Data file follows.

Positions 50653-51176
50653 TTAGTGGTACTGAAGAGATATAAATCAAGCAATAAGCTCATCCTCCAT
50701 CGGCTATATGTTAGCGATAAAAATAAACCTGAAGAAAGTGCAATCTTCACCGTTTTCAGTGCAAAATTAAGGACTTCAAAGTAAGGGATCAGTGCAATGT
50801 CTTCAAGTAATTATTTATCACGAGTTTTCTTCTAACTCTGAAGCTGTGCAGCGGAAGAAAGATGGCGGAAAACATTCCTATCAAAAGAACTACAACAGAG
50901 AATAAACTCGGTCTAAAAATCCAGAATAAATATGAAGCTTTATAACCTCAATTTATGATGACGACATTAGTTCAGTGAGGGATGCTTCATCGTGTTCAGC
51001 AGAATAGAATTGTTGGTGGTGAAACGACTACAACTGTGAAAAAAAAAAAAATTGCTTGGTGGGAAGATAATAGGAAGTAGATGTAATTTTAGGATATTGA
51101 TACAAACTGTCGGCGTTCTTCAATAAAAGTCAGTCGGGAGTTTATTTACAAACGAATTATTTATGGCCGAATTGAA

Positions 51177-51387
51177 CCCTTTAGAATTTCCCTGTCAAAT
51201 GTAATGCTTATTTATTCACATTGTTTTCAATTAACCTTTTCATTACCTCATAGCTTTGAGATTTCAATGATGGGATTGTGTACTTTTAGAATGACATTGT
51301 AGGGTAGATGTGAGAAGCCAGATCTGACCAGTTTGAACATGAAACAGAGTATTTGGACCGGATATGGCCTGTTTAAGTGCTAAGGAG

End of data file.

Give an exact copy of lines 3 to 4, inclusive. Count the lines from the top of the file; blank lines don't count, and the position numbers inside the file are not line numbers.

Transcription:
50701 CGGCTATATGTTAGCGATAAAAATAAACCTGAAGAAAGTGCAATCTTCACCGTTTTCAGTGCAAAATTAAGGACTTCAAAGTAAGGGATCAGTGCAATGT
50801 CTTCAAGTAATTATTTATCACGAGTTTTCTTCTAACTCTGAAGCTGTGCAGCGGAAGAAAGATGGCGGAAAACATTCCTATCAAAAGAACTACAACAGAG